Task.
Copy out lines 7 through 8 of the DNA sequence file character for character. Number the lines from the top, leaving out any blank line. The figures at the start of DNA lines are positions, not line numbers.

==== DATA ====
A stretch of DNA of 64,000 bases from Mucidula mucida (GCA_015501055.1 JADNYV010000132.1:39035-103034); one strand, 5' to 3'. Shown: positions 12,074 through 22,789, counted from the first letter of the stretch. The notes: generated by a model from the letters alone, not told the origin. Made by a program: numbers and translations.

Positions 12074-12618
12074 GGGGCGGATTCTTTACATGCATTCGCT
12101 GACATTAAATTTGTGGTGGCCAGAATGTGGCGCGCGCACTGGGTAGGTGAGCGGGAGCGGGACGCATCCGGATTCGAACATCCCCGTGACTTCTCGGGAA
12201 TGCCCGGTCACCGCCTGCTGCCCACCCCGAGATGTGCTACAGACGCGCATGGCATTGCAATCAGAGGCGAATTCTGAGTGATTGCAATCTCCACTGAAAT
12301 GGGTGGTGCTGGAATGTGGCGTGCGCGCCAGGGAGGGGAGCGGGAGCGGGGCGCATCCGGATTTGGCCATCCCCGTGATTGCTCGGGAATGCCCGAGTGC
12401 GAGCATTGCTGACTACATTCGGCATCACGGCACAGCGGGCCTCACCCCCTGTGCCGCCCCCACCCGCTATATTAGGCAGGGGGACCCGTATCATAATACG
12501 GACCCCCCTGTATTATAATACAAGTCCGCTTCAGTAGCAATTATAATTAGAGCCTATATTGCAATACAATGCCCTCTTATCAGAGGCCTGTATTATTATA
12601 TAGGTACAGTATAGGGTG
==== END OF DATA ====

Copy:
12401 GAGCATTGCTGACTACATTCGGCATCACGGCACAGCGGGCCTCACCCCCTGTGCCGCCCCCACCCGCTATATTAGGCAGGGGGACCCGTATCATAATACG
12501 GACCCCCCTGTATTATAATACAAGTCCGCTTCAGTAGCAATTATAATTAGAGCCTATATTGCAATACAATGCCCTCTTATCAGAGGCCTGTATTATTATA